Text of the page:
So, in order to better understand these underlying problems with self, let’s go back to the beginning for just a moment. In the Beginning (see Genesis 1), God chose all of us to be made in His image. As men and women, we reflect the very nature of God. We are, at the very heart, very good in God’s sight and well worth His diligent efforts to save and redeem us from a lost and dying world.
On that special day He created us, He breathed upon us, placing His Life within us, gifting us with a very unique gift I like to call the ‘gift of self’. This gift is very unique. No other animal or creature on earth has been given this unique gift. The ‘gift of self’ is the gift of free will. Only humans, and apparently angels in heaven, have been given such liberties in life.
The ‘gift of self’ comes with unique independence, which mercifully removes us from becoming robots. In God’s perfect wisdom, He loves us so much, He wants us to experience this wonderful gift of choice and free will just as He does.
But alas, the Book of Genesis also shows us how we humans abuse this ‘gift of self’, choosing through our independence to take life into our own hands. Choosing self-initiative over God-reliance, our ‘gift of self’ has now become, in our fallen state, more of a curse at times than an actual blessing.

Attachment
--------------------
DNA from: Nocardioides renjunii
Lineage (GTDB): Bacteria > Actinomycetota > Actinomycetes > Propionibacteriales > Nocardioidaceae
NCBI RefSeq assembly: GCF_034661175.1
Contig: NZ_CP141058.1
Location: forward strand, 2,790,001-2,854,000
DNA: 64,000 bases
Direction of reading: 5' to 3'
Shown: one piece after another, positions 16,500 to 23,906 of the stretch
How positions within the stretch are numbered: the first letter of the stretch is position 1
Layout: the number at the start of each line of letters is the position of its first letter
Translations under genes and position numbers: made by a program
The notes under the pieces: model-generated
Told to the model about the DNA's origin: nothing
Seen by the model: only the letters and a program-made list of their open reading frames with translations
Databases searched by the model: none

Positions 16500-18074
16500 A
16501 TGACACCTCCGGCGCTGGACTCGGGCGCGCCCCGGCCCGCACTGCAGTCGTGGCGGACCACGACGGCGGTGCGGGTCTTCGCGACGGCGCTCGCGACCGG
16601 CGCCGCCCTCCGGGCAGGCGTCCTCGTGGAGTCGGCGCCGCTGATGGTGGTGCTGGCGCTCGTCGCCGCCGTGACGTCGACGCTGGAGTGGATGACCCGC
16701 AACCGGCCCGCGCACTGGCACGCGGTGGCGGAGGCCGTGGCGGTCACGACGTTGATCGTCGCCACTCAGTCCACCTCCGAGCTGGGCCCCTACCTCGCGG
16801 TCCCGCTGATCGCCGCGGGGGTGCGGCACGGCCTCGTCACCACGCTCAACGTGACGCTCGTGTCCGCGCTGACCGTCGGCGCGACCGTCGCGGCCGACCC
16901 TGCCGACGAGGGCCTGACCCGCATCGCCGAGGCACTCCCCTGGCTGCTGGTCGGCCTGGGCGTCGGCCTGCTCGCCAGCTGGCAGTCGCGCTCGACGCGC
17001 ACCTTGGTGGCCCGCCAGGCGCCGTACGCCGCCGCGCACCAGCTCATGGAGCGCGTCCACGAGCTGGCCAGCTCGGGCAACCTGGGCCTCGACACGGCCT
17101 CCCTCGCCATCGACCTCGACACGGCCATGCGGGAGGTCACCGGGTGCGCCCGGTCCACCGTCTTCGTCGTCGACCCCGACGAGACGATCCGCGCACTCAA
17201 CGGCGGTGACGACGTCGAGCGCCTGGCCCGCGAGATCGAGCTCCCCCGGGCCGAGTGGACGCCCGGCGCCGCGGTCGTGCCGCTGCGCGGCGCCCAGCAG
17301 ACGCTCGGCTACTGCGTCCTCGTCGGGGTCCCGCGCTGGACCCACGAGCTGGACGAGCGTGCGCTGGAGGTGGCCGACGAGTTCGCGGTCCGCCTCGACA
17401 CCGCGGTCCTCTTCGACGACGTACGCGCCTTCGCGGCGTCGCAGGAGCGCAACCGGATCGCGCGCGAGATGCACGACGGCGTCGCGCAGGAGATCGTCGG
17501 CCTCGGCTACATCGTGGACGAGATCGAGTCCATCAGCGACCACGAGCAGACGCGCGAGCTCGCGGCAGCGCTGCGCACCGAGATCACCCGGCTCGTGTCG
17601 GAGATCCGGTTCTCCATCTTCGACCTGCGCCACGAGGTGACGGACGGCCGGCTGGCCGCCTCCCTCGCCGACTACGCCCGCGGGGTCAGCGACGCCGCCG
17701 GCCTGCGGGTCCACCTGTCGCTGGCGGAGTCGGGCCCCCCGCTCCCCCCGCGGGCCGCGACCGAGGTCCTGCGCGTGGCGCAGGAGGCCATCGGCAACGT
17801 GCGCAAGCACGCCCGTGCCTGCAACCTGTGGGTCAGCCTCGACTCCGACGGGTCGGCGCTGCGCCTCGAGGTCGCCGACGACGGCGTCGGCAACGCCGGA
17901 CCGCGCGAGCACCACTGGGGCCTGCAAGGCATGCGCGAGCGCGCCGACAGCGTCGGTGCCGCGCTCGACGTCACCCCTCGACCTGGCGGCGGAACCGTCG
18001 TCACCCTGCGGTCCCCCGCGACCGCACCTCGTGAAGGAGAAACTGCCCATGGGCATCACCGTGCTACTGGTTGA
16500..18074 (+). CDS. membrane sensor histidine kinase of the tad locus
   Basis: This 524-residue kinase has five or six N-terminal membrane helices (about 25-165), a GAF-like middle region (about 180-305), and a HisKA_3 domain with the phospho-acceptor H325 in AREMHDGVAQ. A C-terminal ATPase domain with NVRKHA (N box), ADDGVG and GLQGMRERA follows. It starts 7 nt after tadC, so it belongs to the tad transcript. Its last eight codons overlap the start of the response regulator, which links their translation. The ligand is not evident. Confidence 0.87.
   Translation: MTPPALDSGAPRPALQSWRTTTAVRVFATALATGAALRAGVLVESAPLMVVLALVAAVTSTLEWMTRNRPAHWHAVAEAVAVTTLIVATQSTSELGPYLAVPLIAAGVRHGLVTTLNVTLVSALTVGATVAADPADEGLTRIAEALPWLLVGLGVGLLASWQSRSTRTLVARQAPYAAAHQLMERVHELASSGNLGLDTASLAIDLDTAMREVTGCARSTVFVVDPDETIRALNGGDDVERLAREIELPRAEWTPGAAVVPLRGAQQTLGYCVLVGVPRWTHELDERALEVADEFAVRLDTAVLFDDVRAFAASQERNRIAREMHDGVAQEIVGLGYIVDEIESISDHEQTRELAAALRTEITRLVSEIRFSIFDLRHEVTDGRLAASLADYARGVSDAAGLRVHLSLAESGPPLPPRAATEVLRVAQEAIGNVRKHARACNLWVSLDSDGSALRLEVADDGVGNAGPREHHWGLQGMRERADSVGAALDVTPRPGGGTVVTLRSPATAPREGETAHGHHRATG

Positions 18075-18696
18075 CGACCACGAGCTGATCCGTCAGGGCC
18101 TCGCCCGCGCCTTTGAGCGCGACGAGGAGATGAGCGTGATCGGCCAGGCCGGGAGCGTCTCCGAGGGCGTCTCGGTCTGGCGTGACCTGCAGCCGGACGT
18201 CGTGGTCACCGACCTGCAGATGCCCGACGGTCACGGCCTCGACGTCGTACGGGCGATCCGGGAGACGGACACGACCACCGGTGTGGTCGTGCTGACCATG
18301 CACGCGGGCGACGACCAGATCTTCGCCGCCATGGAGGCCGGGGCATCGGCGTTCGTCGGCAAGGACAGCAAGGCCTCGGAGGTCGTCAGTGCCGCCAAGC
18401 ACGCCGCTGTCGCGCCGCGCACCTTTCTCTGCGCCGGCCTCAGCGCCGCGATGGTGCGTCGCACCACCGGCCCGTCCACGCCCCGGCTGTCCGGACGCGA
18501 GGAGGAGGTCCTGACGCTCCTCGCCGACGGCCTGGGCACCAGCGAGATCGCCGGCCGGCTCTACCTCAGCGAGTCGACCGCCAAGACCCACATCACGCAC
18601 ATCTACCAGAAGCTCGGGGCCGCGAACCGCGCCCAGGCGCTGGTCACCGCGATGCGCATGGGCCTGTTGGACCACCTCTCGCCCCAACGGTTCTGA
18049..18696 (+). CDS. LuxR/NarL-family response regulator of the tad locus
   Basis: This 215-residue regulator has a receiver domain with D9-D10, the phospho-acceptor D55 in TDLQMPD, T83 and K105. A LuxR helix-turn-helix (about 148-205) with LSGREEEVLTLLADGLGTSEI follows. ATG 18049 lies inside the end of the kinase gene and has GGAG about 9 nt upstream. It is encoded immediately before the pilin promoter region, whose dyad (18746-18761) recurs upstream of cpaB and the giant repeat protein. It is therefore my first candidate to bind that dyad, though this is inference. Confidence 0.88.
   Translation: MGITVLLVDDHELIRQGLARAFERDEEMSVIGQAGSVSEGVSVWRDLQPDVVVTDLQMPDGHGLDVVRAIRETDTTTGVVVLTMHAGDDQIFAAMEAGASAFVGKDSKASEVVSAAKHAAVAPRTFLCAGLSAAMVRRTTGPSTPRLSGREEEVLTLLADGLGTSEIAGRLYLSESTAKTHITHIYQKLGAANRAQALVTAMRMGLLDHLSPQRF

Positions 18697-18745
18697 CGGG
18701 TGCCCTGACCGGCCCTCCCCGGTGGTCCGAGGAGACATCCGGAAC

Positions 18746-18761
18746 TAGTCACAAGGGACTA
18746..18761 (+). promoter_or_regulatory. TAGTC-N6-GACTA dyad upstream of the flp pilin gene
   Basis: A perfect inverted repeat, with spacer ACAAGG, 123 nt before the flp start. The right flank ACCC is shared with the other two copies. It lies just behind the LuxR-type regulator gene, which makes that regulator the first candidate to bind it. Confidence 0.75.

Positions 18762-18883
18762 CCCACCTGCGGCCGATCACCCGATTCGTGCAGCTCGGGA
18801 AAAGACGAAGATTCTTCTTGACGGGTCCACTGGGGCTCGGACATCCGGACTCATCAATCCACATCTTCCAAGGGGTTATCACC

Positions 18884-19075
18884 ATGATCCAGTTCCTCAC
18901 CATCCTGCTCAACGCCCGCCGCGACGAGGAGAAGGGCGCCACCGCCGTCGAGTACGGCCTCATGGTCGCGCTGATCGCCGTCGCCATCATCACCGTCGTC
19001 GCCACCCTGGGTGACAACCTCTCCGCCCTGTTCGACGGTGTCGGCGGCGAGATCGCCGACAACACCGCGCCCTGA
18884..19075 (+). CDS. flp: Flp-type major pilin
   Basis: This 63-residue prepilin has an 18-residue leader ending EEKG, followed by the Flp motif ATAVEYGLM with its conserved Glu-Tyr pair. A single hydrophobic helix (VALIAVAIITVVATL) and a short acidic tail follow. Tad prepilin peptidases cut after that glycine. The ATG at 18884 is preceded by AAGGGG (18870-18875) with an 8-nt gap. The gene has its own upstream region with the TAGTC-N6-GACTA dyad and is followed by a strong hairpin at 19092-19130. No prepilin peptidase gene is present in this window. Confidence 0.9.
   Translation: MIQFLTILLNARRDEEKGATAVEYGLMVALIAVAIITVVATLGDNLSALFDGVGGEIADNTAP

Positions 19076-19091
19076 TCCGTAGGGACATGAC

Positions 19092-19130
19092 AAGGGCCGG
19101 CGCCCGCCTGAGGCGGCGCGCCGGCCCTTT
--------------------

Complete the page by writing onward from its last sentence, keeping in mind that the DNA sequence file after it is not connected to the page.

If we look carefully at the inward workings of our lives, our problems in life really don’t emanate from sin, which we all know is a common trait, but more from our inward battles with self. The truth of the matter is that when everything in life is all about me (self-consumption), my world might seem good at first, but with all of us running around the planet full of ourselves, we eventually have one pretty dysfunctional place. A planet of self-consumed, self-driven, self-promoting people is a pretty ugly place. Wouldn’t you agree?
But Jesus came to reverse this ugly curse of the independent, all-consumed self. And in the process He modeled a new way of life which demonstrates how a man or woman, created in the image of God, can willingly choose to submit our free will back to God, living free yet using our ‘gift of self’ for the glory and honor of God. I like to call this way of life that Jesus modeled as ‘the perfected self’.
But keep in mind, good things don’t come without a challenge. This explains why Jesus is immediately subjected to three key tests of self.
As we discussed earlier, the test of self-preservation comes first. If Satan can get the Son of God to take matters into His own hands, ignoring God’s promise of being our provision in life, Satan will be well on his way to winning this battle with the Son of God. Next up, Satan offers Jesus an opportunity of self-promotion. Why not grab for the prize while it’s being offered to you versus waiting for God to give it to you. Only one condition. Bow your knee to Satan and we’ve got a deal!